Kansas legislators who are pushing for income tax cuts said Monday they're willing to tinker with their latest plan to avoid a budget shortfall and address a big concern of a bipartisan group already skeptical of the proposal.
House and Senate negotiators reviewed new projections showing that the plan they've drafted for reducing income and sales taxes would create a $161 million budget shortfall by July 2018. Republican Gov. Sam Brownback wants the GOP-controlled Legislature to cut income taxes to stimulate economic growth, but skeptics worry that the state would be forced to slash spending on public schools, social services and other programs.
The new projections Monday from the Legislature's staff were far more optimistic than an earlier forecast, but each chamber's lead negotiator said he'd rather avoid any projected shortfall.
The lead negotiators, Sen. Les Donovan, a Wichita Republican, and Rep. Richard Carlson, a St. Marys Republican, suggested rewriting parts of the plan to delay some income tax cuts. The package would reduce individual income tax rates; phase out income taxes for 191,000 partnerships, sole proprietorships and other businesses, and reduce the sales tax to 5.7 percent in July 2013 from its present 6.3 percent.
Without additional changes, the plan that emerged from negotiations last week would provide $143 million in tax relief during the fiscal year that begins July 1, with the annual figure growing to $595 million by 2018. But lawmakers must consider how the package meshes the state's annual spending, and a projected budget shortfall would appear by mid-2016, according to the Legislature's staff.
The negotiators, three senators and three House members, hoped to meet again Tuesday to work on the plan.
"We want it to be in positive territory," Donovan said.
Democrats and some Republicans, particularly in the Senate, said they don't want to create an artificial budget crisis. Supporters of the tax plan argue economic growth will prevent such problems.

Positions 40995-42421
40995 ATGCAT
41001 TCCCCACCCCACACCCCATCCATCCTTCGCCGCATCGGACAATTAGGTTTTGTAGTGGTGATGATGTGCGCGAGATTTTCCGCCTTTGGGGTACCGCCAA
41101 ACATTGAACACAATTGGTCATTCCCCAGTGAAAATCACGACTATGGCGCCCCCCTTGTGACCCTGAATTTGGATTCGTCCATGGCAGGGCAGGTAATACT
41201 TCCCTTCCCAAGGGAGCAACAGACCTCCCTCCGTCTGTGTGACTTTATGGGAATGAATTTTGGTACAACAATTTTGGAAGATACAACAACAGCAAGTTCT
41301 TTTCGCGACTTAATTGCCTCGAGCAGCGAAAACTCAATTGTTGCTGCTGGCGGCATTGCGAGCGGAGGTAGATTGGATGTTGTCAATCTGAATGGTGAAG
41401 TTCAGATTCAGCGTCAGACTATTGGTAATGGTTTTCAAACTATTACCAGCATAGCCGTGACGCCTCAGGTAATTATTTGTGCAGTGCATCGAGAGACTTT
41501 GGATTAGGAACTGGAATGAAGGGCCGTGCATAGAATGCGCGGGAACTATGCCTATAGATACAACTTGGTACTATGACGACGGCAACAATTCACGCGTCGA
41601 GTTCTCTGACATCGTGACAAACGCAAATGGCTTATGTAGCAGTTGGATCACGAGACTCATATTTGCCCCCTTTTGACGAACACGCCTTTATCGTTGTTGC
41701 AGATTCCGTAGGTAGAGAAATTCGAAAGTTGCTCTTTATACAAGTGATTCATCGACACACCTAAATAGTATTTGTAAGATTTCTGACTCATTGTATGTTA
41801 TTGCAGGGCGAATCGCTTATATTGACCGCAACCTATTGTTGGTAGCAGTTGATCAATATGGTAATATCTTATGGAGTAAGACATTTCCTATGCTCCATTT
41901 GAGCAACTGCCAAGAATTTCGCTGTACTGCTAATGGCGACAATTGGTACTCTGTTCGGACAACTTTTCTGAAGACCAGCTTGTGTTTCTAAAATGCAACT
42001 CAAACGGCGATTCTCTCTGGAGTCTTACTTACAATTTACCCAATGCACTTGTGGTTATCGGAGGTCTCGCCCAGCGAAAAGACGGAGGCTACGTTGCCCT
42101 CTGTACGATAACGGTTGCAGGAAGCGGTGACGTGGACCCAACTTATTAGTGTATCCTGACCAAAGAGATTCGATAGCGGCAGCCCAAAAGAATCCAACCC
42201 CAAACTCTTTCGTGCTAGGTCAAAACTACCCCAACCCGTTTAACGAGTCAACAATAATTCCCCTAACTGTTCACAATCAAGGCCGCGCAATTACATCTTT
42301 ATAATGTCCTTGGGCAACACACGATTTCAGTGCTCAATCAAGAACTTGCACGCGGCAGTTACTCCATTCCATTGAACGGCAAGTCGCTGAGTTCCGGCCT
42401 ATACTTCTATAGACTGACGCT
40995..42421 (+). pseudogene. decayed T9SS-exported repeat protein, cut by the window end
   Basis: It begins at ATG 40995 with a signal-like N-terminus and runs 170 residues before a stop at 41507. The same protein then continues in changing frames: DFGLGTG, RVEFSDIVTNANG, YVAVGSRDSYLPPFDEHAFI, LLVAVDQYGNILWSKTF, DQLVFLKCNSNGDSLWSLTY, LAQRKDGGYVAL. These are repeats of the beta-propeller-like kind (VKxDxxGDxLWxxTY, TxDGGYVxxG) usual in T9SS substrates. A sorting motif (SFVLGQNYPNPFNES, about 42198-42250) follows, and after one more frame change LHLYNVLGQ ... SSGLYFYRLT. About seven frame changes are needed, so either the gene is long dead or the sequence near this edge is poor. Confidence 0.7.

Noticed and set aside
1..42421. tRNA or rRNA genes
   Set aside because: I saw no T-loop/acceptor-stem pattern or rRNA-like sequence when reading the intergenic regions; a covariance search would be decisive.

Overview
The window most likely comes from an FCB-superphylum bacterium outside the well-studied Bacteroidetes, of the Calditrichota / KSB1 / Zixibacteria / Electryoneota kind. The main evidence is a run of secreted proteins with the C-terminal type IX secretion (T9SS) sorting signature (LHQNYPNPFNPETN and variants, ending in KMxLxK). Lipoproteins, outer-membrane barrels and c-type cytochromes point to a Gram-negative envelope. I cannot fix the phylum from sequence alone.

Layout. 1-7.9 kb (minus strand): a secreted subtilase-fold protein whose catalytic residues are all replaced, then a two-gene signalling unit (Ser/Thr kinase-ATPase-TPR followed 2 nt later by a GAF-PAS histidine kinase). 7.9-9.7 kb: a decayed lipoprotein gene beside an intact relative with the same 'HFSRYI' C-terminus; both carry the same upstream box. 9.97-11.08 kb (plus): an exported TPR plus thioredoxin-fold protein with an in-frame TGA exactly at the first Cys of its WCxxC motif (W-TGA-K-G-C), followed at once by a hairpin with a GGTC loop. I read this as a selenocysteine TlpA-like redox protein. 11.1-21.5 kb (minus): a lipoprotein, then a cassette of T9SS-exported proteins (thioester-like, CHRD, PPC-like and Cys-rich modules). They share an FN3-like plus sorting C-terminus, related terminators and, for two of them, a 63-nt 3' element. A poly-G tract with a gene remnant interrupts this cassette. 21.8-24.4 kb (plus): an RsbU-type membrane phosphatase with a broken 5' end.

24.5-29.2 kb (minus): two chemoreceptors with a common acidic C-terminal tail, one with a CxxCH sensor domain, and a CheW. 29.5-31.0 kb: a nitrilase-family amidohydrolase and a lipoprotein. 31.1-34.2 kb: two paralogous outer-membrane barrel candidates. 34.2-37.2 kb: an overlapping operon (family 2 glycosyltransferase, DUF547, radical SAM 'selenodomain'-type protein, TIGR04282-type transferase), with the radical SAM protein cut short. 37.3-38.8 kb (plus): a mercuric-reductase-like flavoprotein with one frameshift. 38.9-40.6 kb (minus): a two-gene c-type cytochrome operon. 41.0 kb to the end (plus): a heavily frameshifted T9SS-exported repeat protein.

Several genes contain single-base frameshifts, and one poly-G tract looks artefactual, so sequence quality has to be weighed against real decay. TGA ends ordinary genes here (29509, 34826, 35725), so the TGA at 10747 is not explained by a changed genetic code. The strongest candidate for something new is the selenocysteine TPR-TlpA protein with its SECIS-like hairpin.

Skeptics circulated preliminary figures Monday suggesting the tax cuts would create a budget shortfall by July 2015, and it would exceed $900 million by mid-2018. However, other lawmakers and legislative researchers had warned that the projections weren't finished and the figures could change significantly as the Legislature's staff worked with Department of Revenue officials.
Researchers revised their estimates for the loss in revenue to the state from tax cuts and for how much economic growth would boost revenues later. They did not adjust their assumptions about the state's annual spending, projecting it will grow an average of 2.3 percent a year until mid-2018.
"It's very difficult to project that far out as to what is going to happen," Carlson said.
Figures produced last week, when House and Senate negotiators struck their deal, suggested there would be no budget shortfalls, though the state's cash reserves would dwindle. Then, revisions showed the $900 million-plus shortfall in 2018 and hardened skeptics' opposition -- before the newest figures gave a more favorable picture.
Brownback told The Associated Press before the negotiators' meeting Monday that he remained confident the tax plan wouldn't create budget problems.
He added: "If you don't want to do a tax plan, you're going to look for every reason not to do one."
But Sen. Tom Holland, a Baldwin City Democrat and one of the negotiators, said the changing numbers show that legislators should slow down their work, so they have additional time to examine the projections.
"We're not getting the handles on the numbers we need to make good decisions going forward," Holland said after Monday's meeting. "They could definitely be too rosy."
As drafted by negotiators, the plan would drop the state's top individual income tax rate to 4.9 percent from 6.45 percent for 2013. Carlson suggested dropping the rate to 5.1 percent for 2013, then 4.9 percent for 2015.
Also, the plan would phase out income taxes for the 191,000 businesses over five years. Donovan proposed considering phasing those taxes out over seven years.